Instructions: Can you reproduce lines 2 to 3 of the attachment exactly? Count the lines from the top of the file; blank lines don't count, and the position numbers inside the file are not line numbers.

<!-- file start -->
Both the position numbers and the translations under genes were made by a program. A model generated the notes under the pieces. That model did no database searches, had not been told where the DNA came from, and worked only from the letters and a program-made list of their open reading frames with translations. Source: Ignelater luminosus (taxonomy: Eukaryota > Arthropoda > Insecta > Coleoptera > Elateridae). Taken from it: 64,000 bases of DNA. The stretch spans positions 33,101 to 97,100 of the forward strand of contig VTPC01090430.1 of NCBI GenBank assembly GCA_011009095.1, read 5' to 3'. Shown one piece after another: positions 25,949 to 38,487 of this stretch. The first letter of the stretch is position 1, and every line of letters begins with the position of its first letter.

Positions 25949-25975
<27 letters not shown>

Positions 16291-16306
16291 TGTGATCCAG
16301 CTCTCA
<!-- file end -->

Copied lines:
Positions 25949-25975
<27 letters not shown>